Re­port shows a≠ord­able hous­ing in Boul­der County vir­tu­ally “ex­tinct”

The Denver Post - - BUSINESS - By Shay Cas­tle

There are no af­ford­able homes left in Boul­der County. Think­ing you’ll head east to the Car­bon Val­ley? There’s noth­ing left there, ei­ther.

That’s ac­cord­ing to a new af­ford­abil­ity study out of Long­mont, a joint ef­fort of Amy Aschen­bren­ner, CEO of the Long­mont As­so­ci­a­tion of Real­tors, and Kyle Sny­der of Land Ti­tle Guar­an­tee Co.

In the last three years, the num­ber of sin­gle-fam­ily homes for sale un­der $250,000 has dropped 72 per­cent, and the num­ber of at­tached dwellings listed for less than $150,000 de­clined by 87 per­cent.

“Those are gi­gan­tic num­bers,” Sny­der said. “If you have an in­ven­tory of some­thing and then you take 87 per­cent of it away — that’s all of it.”

The re­port ex­tends past Boul­der County and into Weld and Larimer coun­ties, cov­er­ing Boul­der, Long­mont, Lafayette, Louisville, Su­pe­rior, Erie, Love­land, Berthoud, Fire­stone, Fred­er­ick, Mead and Da­cono.

Not one of the 12 towns has an av­er­age home price un­der $250,000, the study’s thresh­old for en­try-level af­ford­abil­ity. Da­cono is the clos­est, with a $265,363 av­er­age cost.

For at­tached dwellings, only Mead was un­der the $150,000 thresh­old, with a $128,633 av­er­age — data that came from three sales last year.

“Our con­clu­sion from the in­for­ma­tion pre­sented here is that there are no en­try level hous­ing op­tions,” reads the re­port. “The lines we drew in the sand as rea­son­ably priced in both cat­e­gories will soon be ob­so­lete.”

Na­tion­ally, the me­dian pur­chase price for first-time buy­ers was $170,000 in 2016, ac­cord­ing to the Na­tional As­so­ci­a­tion of Real­tors. (The fig­ure does not dis­tin­guish be­tween at­tached and de­tached dwellings.)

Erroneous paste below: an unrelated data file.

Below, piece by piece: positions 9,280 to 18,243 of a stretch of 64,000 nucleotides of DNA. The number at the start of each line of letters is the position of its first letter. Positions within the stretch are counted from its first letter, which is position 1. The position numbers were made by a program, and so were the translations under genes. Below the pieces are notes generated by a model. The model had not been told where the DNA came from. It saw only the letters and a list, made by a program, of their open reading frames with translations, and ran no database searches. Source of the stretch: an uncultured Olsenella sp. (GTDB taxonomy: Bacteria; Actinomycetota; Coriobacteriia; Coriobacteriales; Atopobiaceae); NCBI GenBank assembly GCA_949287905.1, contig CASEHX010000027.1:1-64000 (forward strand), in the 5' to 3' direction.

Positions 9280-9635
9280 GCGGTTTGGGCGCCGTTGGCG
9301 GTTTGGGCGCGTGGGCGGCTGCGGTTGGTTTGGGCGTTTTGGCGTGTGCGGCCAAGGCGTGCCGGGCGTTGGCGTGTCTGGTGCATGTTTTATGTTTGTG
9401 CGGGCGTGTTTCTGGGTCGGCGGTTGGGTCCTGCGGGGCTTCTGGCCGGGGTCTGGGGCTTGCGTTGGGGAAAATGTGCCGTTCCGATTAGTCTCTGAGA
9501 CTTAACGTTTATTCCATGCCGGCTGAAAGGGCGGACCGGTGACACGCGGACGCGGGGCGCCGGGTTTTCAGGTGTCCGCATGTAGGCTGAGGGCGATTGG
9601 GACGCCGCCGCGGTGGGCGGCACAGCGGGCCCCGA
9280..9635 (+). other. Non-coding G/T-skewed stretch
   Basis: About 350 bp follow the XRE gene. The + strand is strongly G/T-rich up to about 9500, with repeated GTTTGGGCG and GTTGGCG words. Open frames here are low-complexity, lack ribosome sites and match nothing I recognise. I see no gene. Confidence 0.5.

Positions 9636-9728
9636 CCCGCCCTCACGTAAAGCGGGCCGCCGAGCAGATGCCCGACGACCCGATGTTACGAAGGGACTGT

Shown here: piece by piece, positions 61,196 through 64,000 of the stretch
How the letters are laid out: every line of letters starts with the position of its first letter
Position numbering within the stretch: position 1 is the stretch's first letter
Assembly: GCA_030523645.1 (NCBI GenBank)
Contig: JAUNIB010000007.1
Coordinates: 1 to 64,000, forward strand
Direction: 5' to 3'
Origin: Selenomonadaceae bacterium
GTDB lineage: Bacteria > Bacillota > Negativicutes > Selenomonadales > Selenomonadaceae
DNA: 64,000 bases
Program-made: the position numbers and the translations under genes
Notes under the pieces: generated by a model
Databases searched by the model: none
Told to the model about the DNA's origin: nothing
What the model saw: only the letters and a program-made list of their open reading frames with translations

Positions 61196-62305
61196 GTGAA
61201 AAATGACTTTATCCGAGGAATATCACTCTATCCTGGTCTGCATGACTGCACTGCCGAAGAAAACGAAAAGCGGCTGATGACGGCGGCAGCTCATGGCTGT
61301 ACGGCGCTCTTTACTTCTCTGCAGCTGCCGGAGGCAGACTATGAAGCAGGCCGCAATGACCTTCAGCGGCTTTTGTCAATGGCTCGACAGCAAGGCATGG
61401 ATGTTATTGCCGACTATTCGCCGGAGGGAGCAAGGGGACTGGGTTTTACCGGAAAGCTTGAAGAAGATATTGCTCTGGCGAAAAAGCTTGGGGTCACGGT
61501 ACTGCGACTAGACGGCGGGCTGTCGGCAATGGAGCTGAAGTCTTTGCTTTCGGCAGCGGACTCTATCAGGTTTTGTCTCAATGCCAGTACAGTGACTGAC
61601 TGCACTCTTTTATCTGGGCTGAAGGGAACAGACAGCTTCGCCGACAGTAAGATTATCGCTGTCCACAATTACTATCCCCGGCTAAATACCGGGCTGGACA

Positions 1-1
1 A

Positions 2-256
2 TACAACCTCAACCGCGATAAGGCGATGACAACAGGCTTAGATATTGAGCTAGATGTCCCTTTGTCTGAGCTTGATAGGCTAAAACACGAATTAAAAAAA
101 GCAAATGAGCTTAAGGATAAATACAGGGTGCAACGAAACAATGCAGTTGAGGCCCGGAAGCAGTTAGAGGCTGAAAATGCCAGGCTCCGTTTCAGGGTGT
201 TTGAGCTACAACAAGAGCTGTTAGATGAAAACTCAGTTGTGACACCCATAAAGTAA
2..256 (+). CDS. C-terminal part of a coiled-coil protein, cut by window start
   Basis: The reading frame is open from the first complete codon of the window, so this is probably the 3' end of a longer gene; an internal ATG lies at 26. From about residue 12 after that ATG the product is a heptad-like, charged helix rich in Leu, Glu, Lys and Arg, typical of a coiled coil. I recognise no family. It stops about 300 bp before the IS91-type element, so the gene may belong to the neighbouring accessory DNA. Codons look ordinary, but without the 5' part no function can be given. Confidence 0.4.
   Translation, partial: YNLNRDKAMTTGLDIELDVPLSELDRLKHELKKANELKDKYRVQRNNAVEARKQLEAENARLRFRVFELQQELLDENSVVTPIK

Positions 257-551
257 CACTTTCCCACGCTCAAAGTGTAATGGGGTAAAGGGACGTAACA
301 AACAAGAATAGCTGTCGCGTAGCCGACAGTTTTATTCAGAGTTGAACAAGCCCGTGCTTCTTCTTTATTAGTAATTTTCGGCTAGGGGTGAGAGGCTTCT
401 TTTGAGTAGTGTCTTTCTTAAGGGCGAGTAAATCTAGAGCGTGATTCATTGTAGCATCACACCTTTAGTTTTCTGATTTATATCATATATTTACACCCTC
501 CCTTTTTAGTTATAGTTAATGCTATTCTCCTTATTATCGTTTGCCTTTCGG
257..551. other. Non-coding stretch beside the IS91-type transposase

Low in­ven­tory has been a huge chal­lenge for Boul­der County and much of the Front Range, par­tic­u­larly at lower price points.

Only 99 sin­gle-fam­ily homes sold for less than $250,000 in Boul­der County last year, and just 22 at­tached units went for un­der $150,000.

Cur­rently, there is one house and two at­tached dwellings for sale un­der those prices, all in Boul­der.

“The $150,000-or-be­low condo or town­home is be­com­ing ex­tinct,” con­cludes the re­port.

It points out that the 1,000 homes un­der con­struc­tion in Long­mont might ease in­ven­tory con­cerns in that city, but not af­ford­abil­ity.

“(The) start­ing price of these new homes is at or above the 2016 Long­mont av­er­age home price of $386,043, so the avail­abil­ity of en­try-level homes in the area will not change any time soon.”

There is only one pos­si­ble fix, Sny­der ar­gues: re­form­ing the state’s con­struc­tion de­fect law that de­vel­op­ers say is pre­vent­ing them from build­ing con­do­mini­ums.

“The piece of the puz­zle that’s miss­ing is the con­dos; it’s clear,” he said. “It’s not a guess­ing game any longer.”

With­out the ad­di­tion of low­er­priced con­dos to the lo­cal mar­ket, Sny­der pre­dicts prices will go nowhere but up.

“The bid­ding wars, the short days on mar­ket — I don’t think it’s go­ing to slow down,” he said. “The de­mand is just too high.”

A new re­port says af­ford­able homes in Boul­der have be­come scarce.

Newspapers in English

Newspapers from USA

© PressReader. All rights reserved.